St. Bene’t’s has a statue of the Virgin Mary holding her son. Throughout the history of the Church, Mary has been represented with the baby Jesus in her arms. If you look at these pictures, even though Our Lady is often the centre-piece, Jesus is obviously the object. If she looks out of the picture, she is pointing to Jesus. If her eyes are focused elsewhere, they are on Jesus. Whatever else happened that day when Jesus started a new family, the Church remembers that Mary learned a lesson – that her family was not the centre of her world, that Jesus was the centre, and that Jesus needed to stay in the centre always.

Jesus calls us to belong with him. When a parent brings a child to be baptized, they are in effect saying that they want their child to be a part of Jesus’ new family, to live a life with Jesus at the centre. Today, when baby Felix comes out from under the water, he will be reborn into this new family. In effect, his godparents will carry him into the room where Jesus sits teaching the crowd. They will sit and listen and learn with Felix in tow. Over the course of years, Felix will grow up and ask questions, and he will come to a moment in his life where he comes to call Jesus back to his house, to his party, to his understanding of the world. And Jesus will ask him, “Who is my family?” And then, as he has done for all of us, Jesus will look around at the simple, the lame, the weak, the rich and poor, the Baptists and Catholics, the conservatives and liberals, the hippies and fundamentalists, all who have put down their placards to sit at his feet, and he will say “Here are my mother and my brothers! Whoever does the will of God is my brother and sister and mother. Sit. Listen. Learn.”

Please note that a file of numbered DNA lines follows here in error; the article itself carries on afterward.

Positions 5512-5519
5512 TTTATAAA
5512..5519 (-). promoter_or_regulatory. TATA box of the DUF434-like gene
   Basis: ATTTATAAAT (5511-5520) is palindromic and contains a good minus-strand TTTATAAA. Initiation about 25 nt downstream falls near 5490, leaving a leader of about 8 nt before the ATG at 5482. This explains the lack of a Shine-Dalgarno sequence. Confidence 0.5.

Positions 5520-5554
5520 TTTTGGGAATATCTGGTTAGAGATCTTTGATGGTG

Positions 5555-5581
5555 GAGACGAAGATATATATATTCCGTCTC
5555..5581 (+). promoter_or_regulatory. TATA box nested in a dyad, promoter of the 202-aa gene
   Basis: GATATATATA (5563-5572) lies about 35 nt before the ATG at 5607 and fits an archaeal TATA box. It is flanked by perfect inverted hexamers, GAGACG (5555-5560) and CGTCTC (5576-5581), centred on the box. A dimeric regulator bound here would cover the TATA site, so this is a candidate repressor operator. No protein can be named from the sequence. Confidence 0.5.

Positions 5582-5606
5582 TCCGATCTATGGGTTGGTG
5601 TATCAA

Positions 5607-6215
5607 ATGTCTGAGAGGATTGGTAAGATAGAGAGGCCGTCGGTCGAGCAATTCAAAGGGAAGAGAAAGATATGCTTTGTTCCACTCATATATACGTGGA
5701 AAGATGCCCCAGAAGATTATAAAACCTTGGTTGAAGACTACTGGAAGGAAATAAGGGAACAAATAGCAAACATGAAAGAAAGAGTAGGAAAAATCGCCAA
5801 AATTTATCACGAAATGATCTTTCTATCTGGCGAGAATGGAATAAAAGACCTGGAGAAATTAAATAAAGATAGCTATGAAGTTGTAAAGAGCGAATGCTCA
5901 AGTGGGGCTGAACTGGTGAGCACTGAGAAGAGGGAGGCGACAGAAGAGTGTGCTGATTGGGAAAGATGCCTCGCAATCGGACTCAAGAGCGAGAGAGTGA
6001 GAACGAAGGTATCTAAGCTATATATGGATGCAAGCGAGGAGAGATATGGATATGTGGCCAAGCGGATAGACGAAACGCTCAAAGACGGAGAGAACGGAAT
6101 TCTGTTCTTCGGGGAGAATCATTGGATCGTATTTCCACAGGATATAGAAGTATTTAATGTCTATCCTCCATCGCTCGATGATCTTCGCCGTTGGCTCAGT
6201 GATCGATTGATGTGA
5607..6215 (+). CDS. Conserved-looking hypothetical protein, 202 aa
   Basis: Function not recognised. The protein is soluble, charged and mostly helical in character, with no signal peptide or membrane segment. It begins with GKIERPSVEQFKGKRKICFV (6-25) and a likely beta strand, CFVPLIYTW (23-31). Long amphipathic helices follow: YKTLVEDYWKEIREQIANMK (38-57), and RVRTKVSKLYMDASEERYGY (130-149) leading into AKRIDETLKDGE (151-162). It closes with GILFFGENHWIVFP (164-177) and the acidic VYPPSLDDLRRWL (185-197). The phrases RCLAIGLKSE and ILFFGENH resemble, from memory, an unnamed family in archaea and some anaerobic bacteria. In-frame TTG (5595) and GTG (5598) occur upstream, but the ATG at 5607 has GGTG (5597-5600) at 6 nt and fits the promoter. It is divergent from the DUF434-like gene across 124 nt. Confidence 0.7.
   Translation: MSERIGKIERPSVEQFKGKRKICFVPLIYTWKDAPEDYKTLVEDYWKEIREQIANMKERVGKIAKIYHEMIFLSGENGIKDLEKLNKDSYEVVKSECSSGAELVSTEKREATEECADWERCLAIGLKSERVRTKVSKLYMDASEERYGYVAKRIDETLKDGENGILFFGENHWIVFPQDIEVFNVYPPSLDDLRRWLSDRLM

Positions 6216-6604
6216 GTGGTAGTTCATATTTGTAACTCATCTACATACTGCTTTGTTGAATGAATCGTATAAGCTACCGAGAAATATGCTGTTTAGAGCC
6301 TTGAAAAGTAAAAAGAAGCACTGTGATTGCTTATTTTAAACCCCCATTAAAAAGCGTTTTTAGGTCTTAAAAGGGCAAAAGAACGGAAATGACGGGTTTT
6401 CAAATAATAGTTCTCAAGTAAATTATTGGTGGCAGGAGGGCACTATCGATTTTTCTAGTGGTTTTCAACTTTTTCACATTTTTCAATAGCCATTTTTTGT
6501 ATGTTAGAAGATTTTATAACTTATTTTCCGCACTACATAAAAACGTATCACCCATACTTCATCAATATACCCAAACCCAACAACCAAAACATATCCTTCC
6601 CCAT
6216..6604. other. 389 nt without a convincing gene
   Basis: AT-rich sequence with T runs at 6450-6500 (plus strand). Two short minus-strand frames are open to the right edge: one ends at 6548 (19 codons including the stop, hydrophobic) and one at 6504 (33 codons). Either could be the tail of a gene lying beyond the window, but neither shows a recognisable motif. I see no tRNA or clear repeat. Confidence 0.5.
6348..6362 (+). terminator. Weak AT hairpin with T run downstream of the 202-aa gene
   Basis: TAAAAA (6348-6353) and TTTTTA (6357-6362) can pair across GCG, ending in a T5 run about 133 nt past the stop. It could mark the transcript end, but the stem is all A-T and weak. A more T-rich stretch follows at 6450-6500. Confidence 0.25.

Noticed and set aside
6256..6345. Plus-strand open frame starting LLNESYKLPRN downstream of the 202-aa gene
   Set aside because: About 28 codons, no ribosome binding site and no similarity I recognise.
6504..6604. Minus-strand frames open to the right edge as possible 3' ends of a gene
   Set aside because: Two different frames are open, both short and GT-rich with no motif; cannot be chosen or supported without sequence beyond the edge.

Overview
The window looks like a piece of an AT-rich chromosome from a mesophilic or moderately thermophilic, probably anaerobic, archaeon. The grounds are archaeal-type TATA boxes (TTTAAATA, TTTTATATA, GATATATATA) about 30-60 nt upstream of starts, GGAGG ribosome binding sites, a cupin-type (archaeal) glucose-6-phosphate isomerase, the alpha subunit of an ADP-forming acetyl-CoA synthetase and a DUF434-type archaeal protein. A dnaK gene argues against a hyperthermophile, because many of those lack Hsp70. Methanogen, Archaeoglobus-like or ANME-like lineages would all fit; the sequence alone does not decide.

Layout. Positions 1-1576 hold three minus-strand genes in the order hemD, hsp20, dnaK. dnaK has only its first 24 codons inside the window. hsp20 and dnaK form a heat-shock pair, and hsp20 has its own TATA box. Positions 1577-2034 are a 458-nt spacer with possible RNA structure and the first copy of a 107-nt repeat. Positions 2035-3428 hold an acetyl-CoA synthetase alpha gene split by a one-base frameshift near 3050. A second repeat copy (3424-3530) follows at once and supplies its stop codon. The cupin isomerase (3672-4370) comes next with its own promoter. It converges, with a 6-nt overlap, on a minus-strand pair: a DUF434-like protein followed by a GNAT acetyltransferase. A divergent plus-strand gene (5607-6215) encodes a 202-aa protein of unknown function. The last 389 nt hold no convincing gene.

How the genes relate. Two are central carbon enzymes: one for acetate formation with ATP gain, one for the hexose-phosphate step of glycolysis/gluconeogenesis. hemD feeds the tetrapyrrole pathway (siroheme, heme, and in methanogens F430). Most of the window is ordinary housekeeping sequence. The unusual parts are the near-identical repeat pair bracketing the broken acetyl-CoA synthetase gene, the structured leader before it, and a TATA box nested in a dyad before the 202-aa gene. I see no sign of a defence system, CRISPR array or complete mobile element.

Where are we, then? Are we standing on the outside, calling to Jesus to come home with us? Or, are we here willing to be made a part of Jesus’ family? Every week we have that choice, as we come again to the Table of our Lord. We have here an opportunity to sit down again at Jesus’ feet, to become part of his family, to learn again how to love God, ourselves, and our neighbours. May we be the people who stop trying to co-opt Jesus and his message for our own purposes. May we be the people who sit down at Jesus’ feet as part of his new family.

In the name of the Father and of the Son and of the Holy Spirit. Amen.

**Virgin Mary photo by Matic Zupancic
**Dashboard Jesus photo by scasha
**Jesus icon photo by Dimitri Castrique
**Mary and Child icon, copyright TatianaVartanova


Gav said...

Thanks Jason, for this personal and intensely relevant take on a difficult gospel passage. I never thought about the context and you made me realise that Jesus could NOT have gone out to see his mother and brothers without destroying (or at least distorting) the message he had just delivered.

Unknown said...

Thanks for the comment, Gavin!